txtʃərz is the first new work by Elizabeth Price to premiere in London since 2012 when she won the Turner Prize for The Woolworths Choir of 1979. txtʃərz is a two-channel projection work of high-definition video, approximately 10 minutes long. The narrative is a satirical, futurological story, set in a time and culture close to our own. It concerns a contagion of elective muteness that spreads rapidly through certain professional classes. As a proxy for speech those affected make and wear elaborate monochrome costumes and perform absurd and profane rituals. The story is delivered by a group of academic authors, writing about the phenomena, who dispute the origins and meaning of this silence. The visual subject matter is a series of stencils, lit from the rear which flutter, rotate and hover in front of the camera and which take on the appearance of a strange, comic but sombre dance.
Speaking about the exhibition, Elizabeth Price says: “I’m very excited to be showing at Morley College London for two reasons: partly because of the institution’s longstanding commitment to experimental art and music and also because of its enduring optimism regarding the civic benefits of artistic education. The work I am developing is a critique of the corporatisation of education, and so it is the perfect context for this.”
Elizabeth Price (b.1966) predominantly works in high-definition digital video with live action, motion graphics, 3D computer animation, and sound. Her work is informed by histories of narrative cinema and experimental film. In 2012 she was awarded the Turner Prize and in 2013, the Contemporary Art Society Annual Award for Museums. Her Turner Prize-winning work The Woolworths Choir of 1979 is currently on display at Tate Britain. Later in 2018 Elizabeth will be exhibiting new work at the Walker Art Center, Minneapolis, commissioned by Film and Video Umbrella (FVU), Nottingham Contemporary, and the Walker Art Center. In 2019 she’ll be showing work at The Whitworth in Manchester and at Nottingham Contemporary.
Morley College London is one of the UK’s largest and oldest specialist providers of adult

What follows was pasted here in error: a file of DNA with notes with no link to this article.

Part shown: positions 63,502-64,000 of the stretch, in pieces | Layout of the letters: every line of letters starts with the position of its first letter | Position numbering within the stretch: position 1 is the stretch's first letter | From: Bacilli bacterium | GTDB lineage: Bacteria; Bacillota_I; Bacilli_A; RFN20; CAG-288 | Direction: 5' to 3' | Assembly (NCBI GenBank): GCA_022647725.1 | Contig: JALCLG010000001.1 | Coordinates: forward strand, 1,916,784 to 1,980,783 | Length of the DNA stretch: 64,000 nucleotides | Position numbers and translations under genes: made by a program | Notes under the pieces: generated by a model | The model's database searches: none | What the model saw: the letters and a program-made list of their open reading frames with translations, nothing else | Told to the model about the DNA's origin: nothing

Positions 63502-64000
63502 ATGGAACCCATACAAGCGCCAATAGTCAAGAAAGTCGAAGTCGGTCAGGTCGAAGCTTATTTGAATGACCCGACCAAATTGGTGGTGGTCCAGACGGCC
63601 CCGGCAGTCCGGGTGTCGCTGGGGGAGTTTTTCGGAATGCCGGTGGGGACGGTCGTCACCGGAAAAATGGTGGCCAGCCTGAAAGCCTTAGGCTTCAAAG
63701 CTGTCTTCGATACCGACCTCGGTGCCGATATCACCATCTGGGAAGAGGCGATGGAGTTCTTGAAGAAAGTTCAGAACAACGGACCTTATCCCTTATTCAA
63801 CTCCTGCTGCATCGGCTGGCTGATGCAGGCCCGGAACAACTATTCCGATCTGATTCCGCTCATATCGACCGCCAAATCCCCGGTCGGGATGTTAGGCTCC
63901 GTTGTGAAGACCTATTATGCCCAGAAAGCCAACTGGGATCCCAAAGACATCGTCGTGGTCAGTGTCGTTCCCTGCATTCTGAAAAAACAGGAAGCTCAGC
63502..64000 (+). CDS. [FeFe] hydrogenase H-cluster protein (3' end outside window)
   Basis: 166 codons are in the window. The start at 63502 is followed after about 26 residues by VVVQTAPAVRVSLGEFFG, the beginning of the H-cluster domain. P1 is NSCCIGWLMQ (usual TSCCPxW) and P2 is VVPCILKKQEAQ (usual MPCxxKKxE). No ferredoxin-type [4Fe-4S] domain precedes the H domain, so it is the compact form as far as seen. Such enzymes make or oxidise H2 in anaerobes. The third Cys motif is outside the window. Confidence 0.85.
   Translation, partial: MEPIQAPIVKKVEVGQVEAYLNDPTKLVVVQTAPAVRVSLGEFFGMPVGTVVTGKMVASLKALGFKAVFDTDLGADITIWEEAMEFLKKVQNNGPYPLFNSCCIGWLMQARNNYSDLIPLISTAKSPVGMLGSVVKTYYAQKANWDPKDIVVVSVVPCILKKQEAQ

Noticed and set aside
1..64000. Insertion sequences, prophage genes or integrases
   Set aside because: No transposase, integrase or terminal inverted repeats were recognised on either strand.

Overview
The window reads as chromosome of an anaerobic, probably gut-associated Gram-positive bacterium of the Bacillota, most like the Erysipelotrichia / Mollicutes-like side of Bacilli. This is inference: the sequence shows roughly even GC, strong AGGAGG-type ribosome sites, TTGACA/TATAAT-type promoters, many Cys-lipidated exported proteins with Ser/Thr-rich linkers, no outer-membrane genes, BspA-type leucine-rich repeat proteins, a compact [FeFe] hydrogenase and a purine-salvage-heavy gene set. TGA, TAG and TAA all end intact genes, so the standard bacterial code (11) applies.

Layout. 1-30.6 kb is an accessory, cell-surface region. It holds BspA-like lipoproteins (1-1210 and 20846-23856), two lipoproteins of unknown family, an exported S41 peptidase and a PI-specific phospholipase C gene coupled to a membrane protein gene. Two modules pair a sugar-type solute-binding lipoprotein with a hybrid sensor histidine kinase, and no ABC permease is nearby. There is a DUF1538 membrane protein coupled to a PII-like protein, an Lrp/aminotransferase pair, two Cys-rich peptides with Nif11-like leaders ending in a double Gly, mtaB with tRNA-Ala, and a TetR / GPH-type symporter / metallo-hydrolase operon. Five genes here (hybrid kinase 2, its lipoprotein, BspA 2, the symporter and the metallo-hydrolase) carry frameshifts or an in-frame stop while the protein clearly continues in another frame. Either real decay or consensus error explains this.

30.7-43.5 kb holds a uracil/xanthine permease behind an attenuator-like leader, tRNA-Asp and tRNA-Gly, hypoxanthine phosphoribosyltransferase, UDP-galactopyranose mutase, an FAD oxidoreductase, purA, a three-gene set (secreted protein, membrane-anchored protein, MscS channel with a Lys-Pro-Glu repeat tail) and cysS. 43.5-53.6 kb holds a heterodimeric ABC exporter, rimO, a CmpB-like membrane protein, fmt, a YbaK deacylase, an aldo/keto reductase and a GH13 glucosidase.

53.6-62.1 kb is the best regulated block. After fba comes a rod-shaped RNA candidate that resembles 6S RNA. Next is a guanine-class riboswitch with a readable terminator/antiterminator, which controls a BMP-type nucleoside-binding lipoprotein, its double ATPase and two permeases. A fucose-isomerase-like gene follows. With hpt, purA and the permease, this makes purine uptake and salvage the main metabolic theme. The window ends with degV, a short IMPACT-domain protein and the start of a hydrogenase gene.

education. Founded by Emma Cons in 1889 to address the learning needs of working people, Morley was the first institution of its kind to admit both men and women on an equal footing. The College has always had strong ties to the worlds of music and performing arts, having been originally based in what is now The Old Vic theatre. Gustav Holst was Music Director at the college from 1907 to 1924 and its main music room is named after him. Ralph Vaughan Williams and Benjamin Britten taught at Morley while other high profile figures associated with the college include Virginia Woolf, Edward Bawden, Eric Ravilious, Maggi Hambling, Peter Blake, David Hockney, John Piper and Bridget Riley. Celebrating its 50th anniversary this year, Morley Gallery shows between eight and twelve exhibitions annually, ranging from painting and sculpture to photography and digital art.
The Morley Festival is a celebration of the arts, being held at the College’s main centre on Westminster Bridge Road and various other London venues from 27 June – 14 July.
The Festival this year has an overall theme of “Planets”, in recognition of the centenary of the first performance of Holst’s Planets Suite. Noteworthy events at the Festival, in addition to Elizabeth Price’s video work, txtʃərz, include the premiere of a specially commissioned arrangement of Holst’s Suite for four pianos and eight players, a screening of BBC4’s biographic film Holst: In the Bleak Midwinter, with a Q&A session with director Tony Palmer and a very unconventional concert from experimental ensemble The Instant Orchestra led by Radio 3’s Late Junction presenter Max Reinhardt.
Elizabeth Price txtʃərz 5 – 14 July 2018 Morley Gallery on 5 July as part of the Morley College London Festival of Arts and Culture.
txtʃərz by Elizabeth Price supported by Arts Council England